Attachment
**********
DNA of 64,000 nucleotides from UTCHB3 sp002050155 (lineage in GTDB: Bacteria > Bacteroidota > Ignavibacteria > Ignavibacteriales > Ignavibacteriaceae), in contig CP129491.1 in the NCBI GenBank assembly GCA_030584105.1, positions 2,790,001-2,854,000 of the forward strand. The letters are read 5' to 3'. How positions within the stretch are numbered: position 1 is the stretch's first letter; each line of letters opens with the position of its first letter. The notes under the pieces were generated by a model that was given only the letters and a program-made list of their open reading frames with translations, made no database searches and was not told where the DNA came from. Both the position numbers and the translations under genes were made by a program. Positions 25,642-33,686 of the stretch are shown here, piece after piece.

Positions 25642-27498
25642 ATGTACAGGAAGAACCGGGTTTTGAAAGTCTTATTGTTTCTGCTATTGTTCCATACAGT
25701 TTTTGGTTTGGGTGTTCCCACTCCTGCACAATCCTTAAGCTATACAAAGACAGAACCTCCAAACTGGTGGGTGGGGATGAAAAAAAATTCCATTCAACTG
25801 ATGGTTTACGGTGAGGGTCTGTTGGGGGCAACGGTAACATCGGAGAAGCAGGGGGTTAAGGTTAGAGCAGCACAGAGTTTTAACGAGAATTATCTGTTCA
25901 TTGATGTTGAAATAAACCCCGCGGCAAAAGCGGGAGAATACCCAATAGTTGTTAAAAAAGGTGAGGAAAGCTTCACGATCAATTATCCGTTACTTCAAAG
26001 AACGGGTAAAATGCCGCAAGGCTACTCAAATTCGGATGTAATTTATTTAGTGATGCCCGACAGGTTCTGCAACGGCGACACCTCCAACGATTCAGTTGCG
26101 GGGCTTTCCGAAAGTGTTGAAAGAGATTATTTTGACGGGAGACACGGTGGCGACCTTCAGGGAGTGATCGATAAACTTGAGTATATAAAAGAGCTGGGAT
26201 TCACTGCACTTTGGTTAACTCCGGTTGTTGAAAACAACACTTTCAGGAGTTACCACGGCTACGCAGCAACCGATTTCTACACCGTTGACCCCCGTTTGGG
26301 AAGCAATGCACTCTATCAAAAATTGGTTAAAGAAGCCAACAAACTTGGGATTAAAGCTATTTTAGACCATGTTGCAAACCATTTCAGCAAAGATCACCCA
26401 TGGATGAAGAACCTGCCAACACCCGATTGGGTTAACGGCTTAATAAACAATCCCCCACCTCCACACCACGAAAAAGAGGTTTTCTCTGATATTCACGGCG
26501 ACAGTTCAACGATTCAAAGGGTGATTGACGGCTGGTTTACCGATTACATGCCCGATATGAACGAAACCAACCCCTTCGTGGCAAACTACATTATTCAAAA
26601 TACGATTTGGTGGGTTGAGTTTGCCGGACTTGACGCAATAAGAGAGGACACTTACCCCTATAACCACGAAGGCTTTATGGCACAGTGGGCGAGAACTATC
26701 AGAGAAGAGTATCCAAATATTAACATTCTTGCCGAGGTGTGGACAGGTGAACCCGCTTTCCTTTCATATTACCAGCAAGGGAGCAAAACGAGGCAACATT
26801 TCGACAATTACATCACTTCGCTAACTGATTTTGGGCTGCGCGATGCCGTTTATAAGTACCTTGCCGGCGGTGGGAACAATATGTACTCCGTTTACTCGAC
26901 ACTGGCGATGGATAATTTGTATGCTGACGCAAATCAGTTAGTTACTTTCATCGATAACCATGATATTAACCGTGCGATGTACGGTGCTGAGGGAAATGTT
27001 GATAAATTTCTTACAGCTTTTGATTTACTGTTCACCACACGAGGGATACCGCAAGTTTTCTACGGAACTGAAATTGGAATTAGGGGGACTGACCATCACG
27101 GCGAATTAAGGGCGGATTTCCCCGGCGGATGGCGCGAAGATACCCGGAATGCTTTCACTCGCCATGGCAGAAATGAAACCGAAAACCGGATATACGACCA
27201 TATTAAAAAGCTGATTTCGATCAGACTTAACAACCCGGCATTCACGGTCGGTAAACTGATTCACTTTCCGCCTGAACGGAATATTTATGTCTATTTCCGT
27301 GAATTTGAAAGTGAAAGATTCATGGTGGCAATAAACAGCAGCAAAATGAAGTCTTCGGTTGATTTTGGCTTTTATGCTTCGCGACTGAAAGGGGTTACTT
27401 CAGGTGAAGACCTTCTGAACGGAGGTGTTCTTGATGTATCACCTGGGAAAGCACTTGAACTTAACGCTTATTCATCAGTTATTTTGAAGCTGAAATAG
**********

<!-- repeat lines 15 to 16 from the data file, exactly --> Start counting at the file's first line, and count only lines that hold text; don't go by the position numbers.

26801 TCGACAATTACATCACTTCGCTAACTGATTTTGGGCTGCGCGATGCCGTTTATAAGTACCTTGCCGGCGGTGGGAACAATATGTACTCCGTTTACTCGAC
26901 ACTGGCGATGGATAATTTGTATGCTGACGCAAATCAGTTAGTTACTTTCATCGATAACCATGATATTAACCGTGCGATGTACGGTGCTGAGGGAAATGTT